In what seems ripe for an April Fool's Day joke, scientists have used fibers from bananas and pineapples to create super-strong, fruit-reinforced automotive plastics. These fruity plastics are currently undergoing extensive testing and some of the parts are claimed to offer Kevlar-like strength.
Dr. Alcides Leao from Sao Paulo State University, said that reinforcing plastics with microscopic fibers from the delicate fruits makes for an incredibly strong finished part. At the American Chemical Society in Anaheim, CA., Dr. Leao stated:
Among the most promising raw materials, according to Leao, are pineapple leaves and stems, curaua, bananas, coconut shells, sisal fibers from the agave plant and fique. Dr. Leao added that:The properties of these plastics are incredible. They are light, but very strong - 30 per cent lighter and three to four times stronger than regular plastic. We believe that a lot of car parts, including dashboards, bumpers and side panels, will be made of nano-sized fruit fibers in the future. For one thing, they will help reduce the weight of cars, and that will improve fuel economy.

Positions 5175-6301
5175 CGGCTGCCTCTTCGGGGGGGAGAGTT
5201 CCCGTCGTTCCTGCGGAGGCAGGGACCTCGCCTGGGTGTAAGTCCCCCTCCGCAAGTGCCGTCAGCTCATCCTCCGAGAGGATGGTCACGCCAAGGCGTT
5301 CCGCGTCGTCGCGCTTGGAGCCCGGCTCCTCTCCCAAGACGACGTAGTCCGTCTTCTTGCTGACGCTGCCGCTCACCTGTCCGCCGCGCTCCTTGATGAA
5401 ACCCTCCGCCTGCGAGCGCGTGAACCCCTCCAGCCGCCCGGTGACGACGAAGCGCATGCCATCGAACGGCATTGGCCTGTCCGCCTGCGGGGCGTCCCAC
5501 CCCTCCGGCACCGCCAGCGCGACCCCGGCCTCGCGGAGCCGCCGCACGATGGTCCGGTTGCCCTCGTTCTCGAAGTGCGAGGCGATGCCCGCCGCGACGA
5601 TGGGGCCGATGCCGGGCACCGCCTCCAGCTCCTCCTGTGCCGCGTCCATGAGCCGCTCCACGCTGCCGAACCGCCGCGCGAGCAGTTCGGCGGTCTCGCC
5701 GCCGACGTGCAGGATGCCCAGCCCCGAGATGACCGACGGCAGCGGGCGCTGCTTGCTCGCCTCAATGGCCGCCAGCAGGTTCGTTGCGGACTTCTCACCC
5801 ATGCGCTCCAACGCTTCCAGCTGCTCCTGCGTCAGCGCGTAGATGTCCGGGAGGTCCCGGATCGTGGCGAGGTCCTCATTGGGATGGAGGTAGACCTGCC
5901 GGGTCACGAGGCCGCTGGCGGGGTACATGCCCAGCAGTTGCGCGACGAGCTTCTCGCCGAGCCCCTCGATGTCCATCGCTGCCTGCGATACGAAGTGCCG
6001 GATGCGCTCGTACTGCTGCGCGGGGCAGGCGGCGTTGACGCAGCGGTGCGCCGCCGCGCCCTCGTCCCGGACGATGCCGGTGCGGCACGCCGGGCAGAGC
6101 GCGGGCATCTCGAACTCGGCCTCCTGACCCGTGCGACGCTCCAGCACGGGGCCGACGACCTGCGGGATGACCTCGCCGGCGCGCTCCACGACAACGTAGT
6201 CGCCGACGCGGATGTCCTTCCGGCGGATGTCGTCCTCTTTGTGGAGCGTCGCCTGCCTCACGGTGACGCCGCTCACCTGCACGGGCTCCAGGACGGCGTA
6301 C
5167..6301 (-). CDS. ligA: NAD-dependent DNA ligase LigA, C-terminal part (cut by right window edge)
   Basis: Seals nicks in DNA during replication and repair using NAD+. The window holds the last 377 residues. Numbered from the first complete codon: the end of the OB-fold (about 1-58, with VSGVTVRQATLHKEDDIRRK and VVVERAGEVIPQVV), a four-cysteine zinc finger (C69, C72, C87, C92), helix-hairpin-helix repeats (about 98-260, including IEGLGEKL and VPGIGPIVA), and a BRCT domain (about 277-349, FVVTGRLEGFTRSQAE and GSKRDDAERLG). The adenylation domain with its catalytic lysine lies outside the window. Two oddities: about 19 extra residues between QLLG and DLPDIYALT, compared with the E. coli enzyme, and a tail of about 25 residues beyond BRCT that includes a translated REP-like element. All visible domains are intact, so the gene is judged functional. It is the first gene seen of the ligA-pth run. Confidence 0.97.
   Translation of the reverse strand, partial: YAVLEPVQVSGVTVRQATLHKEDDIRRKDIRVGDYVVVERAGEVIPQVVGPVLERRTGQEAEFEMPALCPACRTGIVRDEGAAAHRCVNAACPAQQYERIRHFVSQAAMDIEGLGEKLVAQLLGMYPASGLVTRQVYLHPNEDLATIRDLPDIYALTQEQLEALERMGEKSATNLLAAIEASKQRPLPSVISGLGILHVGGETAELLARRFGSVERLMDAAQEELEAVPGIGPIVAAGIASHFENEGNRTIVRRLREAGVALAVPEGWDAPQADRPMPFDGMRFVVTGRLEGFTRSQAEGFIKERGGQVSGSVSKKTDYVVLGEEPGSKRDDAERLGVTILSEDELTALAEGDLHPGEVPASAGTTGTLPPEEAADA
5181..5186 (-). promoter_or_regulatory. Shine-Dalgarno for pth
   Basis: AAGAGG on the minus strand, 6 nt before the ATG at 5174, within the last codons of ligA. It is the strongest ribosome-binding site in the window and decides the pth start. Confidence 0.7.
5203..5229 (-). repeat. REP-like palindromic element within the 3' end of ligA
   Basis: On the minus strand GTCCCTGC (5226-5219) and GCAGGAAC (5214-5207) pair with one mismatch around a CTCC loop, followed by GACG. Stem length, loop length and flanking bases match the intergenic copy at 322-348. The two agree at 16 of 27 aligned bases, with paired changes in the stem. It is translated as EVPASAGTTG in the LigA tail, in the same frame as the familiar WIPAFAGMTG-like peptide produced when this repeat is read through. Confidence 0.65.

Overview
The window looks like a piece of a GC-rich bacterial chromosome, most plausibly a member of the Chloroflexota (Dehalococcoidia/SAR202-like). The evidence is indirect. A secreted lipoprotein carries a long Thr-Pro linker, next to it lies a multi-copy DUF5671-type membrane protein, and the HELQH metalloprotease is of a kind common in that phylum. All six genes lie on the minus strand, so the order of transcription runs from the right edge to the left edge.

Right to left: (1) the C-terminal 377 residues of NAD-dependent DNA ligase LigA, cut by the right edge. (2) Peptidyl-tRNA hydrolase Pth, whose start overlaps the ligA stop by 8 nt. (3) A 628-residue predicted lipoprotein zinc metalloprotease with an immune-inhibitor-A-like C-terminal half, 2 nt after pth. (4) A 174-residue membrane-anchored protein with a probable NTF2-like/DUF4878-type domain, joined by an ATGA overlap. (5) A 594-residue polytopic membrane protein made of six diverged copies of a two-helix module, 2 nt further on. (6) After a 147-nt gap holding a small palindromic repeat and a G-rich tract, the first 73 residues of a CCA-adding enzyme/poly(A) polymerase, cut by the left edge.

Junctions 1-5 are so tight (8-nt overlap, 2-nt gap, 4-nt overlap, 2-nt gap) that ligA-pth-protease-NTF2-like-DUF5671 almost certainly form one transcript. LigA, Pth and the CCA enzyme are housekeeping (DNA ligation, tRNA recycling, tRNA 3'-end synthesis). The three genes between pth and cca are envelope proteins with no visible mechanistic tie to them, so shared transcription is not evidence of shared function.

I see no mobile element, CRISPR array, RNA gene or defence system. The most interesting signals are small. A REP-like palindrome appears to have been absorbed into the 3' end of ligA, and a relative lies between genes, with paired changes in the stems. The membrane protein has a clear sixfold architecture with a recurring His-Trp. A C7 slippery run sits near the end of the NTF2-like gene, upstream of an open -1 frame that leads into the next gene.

April Fool's Day prank, right? Wrong.So far we're focusing on replacing automotive plastic. But in the future we may be able to replace steel and aluminum automotive parts using these plant-based nano-cellulose materials.
[Source: Daily Mail | Image: Ian Ransley Design + Illustration – C.C. License 2.0]